A trip to the vet can also help rule out any underlying health problems like an upper respiratory tract infection, asthma, heart disease, tracheal collapse, or kennel cough. 

Kennel cough is a highly contagious bacterial infection that commonly spreads through animal shelters or from shared water bowls at dog parks.

If you’ve recently adopted a shelter dog, keep an eye out for reverse sneezing to make sure your dog hasn’t contracted this serious infection. The “hacking” cough associated with kennel cough can easily be mistaken for “coughing” sounds associated with reverse sneezing. 

Your veterinarian can do a complete examination to confirm what’s ailing your pup.

If your dog is displaying any of these additional symptoms, go ahead and call your vet right away.

  • Labored breathing
  • Persistent cough
  • Frequent wheezing
  • Panting without exercise or lack of interest in exercise
  • Open-mouthed breathing
  • Lethargy
  • Pale or blue gums

If your veterinarian gives your dog a clean bill of health, there are a few steps you can take to help your pup’s reverse sneezing.

How to Stop Reverse Sneezing in Dogs

Thankfully, most cases of reverse sneezing require no medical intervention. When your dog has their next attack, stay calm. Your positive disposition will help your dog’s own anxiety. 

Then, try gently massaging their neck to encourage swallowing and to keep them calm. This can sometimes help stop the episode.

Distracting your pup with their favorite toy can also keep them from becoming overly excited by the episode.

You can also try speaking to your dog in a calm, soothing voice. The loving reassurances from their favorite human can help ease any anxiety associated with their reverse sneezing.

Plus, it’ll strengthen the bond between you and your dog.

Bond with your dog. Download the free guide.

The Final Woof

So in summary, why do dogs reverse sneeze? No one is certain, but a mix of allergens, irritants, and genetics all play a role. As scary as it sounds mid-attack, reverse sneezing is common and poses no threat to your pup.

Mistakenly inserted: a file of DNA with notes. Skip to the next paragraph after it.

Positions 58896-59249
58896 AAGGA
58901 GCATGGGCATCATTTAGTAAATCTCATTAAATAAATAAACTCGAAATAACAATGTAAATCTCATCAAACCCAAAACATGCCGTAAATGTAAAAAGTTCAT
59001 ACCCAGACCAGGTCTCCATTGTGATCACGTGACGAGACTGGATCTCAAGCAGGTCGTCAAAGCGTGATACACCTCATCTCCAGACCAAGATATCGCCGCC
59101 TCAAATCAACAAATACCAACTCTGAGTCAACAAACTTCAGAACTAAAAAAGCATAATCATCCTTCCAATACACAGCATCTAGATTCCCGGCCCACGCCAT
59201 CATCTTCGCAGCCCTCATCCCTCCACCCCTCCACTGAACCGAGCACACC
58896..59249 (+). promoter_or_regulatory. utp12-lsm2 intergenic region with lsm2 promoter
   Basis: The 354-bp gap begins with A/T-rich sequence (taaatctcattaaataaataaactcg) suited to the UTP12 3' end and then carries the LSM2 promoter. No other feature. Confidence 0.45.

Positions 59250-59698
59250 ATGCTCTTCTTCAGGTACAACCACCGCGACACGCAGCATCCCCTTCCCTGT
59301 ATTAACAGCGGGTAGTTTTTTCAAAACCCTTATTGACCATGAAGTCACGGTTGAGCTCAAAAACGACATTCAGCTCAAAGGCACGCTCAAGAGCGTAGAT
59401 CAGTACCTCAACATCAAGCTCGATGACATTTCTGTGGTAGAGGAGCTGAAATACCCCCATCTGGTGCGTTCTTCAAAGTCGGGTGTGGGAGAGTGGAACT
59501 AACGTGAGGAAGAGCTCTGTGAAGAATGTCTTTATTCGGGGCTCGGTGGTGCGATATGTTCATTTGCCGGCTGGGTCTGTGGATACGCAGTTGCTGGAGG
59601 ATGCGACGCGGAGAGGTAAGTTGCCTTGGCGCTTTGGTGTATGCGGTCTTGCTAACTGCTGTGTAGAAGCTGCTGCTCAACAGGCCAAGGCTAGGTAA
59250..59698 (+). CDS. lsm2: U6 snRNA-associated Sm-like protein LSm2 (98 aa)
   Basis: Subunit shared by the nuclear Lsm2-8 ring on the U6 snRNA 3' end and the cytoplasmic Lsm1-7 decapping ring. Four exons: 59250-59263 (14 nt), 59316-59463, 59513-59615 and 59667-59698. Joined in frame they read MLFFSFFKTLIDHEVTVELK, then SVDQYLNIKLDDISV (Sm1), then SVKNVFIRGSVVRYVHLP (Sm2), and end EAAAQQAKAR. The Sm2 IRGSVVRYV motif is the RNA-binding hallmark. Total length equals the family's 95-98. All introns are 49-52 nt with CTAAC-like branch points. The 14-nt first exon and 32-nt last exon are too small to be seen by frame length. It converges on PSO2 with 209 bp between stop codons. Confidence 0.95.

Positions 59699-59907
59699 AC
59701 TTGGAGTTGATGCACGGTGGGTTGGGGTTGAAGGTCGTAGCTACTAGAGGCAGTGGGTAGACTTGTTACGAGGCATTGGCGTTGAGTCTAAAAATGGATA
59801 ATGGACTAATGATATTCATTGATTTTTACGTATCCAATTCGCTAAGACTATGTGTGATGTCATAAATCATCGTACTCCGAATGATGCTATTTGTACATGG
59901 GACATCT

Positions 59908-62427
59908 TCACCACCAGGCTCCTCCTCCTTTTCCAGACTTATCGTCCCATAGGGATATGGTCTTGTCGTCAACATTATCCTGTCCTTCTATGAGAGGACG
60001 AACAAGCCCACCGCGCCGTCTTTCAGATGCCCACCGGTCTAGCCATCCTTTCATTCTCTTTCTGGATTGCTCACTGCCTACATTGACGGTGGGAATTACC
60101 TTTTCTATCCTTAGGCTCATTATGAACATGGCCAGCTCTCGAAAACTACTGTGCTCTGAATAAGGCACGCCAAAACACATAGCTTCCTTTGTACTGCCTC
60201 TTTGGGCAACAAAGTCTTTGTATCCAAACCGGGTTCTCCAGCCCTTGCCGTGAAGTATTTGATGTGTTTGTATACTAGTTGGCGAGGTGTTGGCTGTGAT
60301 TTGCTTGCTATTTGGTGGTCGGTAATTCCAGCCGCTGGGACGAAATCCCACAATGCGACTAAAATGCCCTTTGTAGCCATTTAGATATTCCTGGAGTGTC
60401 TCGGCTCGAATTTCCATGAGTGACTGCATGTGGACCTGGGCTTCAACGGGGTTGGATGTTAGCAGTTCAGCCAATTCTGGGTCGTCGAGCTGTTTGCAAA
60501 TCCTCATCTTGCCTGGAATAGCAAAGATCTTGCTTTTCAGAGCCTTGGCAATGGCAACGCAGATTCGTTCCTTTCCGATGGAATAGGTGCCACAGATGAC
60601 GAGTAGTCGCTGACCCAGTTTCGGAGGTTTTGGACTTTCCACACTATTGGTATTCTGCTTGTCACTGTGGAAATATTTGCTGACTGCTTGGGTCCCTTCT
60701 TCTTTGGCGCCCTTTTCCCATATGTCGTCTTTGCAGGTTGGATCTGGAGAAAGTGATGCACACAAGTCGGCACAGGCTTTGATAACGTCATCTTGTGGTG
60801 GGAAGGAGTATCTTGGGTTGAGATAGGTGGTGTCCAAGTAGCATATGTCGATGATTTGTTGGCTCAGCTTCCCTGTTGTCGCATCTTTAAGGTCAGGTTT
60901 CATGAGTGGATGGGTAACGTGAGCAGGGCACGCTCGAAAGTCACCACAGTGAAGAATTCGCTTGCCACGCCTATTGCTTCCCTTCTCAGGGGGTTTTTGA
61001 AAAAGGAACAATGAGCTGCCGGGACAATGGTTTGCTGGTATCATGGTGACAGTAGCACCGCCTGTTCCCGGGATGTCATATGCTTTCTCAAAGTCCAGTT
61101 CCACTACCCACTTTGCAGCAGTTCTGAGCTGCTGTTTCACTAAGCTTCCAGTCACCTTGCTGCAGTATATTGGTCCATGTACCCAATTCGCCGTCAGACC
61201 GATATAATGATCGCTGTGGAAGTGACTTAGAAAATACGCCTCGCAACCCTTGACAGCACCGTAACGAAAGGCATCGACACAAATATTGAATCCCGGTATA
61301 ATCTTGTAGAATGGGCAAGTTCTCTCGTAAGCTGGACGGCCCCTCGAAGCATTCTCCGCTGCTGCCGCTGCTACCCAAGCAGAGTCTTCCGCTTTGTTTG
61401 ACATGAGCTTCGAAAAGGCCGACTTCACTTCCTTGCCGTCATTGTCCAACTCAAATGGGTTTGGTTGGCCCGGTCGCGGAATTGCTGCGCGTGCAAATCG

Simply stay calm and reassure your dog that everything is ok!

Kristen Levine is a nationally acclaimed pet expert and influencer with over 30 years of experience in the industry. She's helped millions of pet parents provide the best care at every stage of their pet’s life.

Her blog, Pet Living with Kristen Levine has been featured in Pop Sugar, Good Housekeeping, New York Times, USA Today, and more.

She's also the founder of FWV Fetching, the first marketing agency exclusively serving pet and animal health companies.

Her early work with the SPCA led her to a lifelong career in the pet industry, advocating for pet adoption and rescue as well as for pets and their parents here on her blog and in the media.

She’s frequently booked on satellite media tours and national shows, like FOX & Friends, Good Morning America, and Daytime, to talk about pet trends and new products.

Insanely passionate about pets since she was a little girl, Kristen has had more than 30 pets in her lifetime — including dogs, cats, goats, donkeys, a horse, a gerbil, mice, and chickens!

Today she lives in Florida with her dog Tulip, cat Olivia, and husband Paul.